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Residents return to Lebanon border as cautious calm prevails

Residents return to Lebanese border as cautious calm prevails
3 min read
South Lebanon
25 November, 2023
"We will make coffee in our own homes today … Come join us, though there might be some white phosphorus in the water," Rita, a Dahayrah resident joked on Saturday.
Fighting erupted between Hezbollah and Israel in the wake of Hamas' 7 October surprise operation across the Gaza border.

Displaced residents returned to their homes on the Lebanese border over the weekend as a cautious calm prevailed between Hezbollah and Israel, the first lull in fighting since clashes broke out six weeks ago.

Though Israel and Hezbollah did not make a formal agreement, the four-day ceasefire between Israel and Hamas has tempered clashes on the Lebanese border since Friday – with only one exchange of fire reportedly occurring in the early hours of Saturday morning.

Residents of border towns have taken advantage of the tenuous peace to visit their homes, check on their belongings, as well as tend to their crops and livestock.

Abu Mohammed, a resident of the southwestern border town of Aita al-Shaab, picked through the rubble of his son's home, the wreckage of an Israeli missile sitting in the living room, the furniture all burned to ash.

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His son was cooking in the kitchen when an Israeli drone struck his home on 21 November, the impact breaking his cheekbone and embedding shrapnel in his eye – hospitalising him.

"He should have been killed, but he was protected by God. I told him not to come back to the village, but you know how young men are," Abu Mohammed told The New Arab on Friday.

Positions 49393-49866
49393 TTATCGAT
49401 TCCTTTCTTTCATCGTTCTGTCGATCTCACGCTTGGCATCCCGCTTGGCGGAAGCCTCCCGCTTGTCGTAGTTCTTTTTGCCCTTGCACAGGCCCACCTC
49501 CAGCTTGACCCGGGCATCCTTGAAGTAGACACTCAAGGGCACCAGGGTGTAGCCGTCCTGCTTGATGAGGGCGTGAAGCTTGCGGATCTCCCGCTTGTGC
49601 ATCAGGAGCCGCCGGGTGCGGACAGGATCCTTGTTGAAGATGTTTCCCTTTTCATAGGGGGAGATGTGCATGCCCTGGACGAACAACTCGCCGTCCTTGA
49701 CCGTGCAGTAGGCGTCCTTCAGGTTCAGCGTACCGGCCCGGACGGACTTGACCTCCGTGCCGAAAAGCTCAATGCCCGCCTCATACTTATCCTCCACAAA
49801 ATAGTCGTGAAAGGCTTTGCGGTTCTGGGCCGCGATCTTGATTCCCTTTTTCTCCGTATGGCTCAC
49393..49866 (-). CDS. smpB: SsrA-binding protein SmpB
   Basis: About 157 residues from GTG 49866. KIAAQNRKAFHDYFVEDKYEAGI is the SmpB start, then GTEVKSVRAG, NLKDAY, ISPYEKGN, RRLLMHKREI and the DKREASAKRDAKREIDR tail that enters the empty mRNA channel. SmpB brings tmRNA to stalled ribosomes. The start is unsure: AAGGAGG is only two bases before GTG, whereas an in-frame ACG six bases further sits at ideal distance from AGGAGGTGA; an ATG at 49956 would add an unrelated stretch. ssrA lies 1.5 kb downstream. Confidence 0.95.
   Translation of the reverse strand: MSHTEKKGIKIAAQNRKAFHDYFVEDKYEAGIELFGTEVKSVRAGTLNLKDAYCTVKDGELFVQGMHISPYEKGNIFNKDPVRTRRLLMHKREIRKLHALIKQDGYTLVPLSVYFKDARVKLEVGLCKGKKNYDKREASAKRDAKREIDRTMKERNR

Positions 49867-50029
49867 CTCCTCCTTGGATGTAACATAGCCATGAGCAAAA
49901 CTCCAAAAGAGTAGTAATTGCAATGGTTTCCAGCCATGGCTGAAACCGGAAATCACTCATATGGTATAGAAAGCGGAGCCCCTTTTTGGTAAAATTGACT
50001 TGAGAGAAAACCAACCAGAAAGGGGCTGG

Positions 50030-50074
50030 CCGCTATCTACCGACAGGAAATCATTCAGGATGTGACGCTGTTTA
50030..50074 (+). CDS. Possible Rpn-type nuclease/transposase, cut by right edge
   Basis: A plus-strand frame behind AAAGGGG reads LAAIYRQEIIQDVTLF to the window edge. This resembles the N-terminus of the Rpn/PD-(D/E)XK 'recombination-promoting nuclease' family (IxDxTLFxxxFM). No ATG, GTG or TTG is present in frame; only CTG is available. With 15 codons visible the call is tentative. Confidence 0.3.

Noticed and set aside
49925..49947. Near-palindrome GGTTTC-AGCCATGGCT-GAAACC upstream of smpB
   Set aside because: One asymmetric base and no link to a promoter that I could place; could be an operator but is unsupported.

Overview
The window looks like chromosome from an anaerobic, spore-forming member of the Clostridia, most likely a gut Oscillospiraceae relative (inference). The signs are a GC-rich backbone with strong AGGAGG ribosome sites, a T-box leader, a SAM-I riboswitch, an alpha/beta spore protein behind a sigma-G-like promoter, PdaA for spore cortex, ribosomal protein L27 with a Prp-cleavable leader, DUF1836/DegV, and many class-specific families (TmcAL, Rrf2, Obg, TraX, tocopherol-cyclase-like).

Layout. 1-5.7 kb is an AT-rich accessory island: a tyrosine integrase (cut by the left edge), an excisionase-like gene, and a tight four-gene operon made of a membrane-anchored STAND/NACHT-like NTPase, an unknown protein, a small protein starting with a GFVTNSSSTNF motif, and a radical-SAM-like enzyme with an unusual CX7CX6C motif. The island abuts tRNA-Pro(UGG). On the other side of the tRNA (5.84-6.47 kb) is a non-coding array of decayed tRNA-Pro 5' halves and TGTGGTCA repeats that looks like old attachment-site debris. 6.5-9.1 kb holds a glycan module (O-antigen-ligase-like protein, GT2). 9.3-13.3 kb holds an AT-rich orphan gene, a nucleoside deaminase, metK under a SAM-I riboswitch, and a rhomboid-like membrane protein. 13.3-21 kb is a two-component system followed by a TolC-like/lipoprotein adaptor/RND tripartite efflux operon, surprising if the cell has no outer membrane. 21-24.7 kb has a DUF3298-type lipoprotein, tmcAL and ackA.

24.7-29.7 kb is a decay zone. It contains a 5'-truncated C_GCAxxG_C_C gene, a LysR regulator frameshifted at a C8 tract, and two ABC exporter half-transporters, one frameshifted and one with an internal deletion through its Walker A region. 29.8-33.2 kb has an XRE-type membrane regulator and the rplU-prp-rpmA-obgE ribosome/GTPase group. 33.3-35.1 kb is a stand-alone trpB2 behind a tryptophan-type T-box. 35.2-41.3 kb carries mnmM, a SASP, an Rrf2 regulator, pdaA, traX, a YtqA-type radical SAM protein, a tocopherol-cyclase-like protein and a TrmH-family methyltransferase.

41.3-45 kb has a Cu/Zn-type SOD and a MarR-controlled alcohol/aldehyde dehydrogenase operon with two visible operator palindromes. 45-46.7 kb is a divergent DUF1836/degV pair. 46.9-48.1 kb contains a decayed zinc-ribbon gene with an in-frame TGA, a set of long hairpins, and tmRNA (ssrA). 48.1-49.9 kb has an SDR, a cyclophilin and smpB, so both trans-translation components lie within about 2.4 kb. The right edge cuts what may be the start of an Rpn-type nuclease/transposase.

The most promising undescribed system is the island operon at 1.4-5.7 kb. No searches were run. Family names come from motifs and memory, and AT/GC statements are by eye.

In the nearby border town of Dahayrah, the mood was festive, as some 80 percent of the residents returned, eager to see their homes after over a month of displacement.

The town was shelled extensively and was almost entirely depopulated after Israel used white phosphorus on it on 17 October.

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"We will make coffee in our own homes today … Come join us, though there might be some white phosphorus in the water," Rita, a Dahayrah resident joked on Saturday.

Officials said that the informal ceasefire would also provide a crucial window for farmers in border areas to harvest their crops and take them to market.

The border clashes erupted in the middle of Lebanon's olive harvest. They also prevented farmers from accessing warehouses where they stored already harvested tobacco.

Still, danger remained for farmers despite the reduction in fighting.

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Farmers had to coordinate with UNIFIL – the UN peacekeeping force in south Lebanon – in order to ensure their fields were free of unexploded munitions dropped by Israel, Mohammed Husseini, the head of the Union of South Lebanon farmers, told TNA.

Olives harvested also needed to be subject to new cleaning procedures, as those in border areas could carry remnants of white phosphorus and its highly toxic smoke, Husseini explained.

Not all of those who returned to border areas were eager to stay, however, expecting the fragile peace that prevailed on Friday and Saturday to be broken at any moment.

Iman Reda, a 39-year-old mother of three from Aita al-Shaab, returned with her children just to collect some belongings and see her neighbours, eager to leave back to the nearby city of Sour before nightfall.

"I don't trust Israel, even if they did say there would be a ceasefire. I don't have a problem staying personally, but I have children and they're scared," Reda told TNA.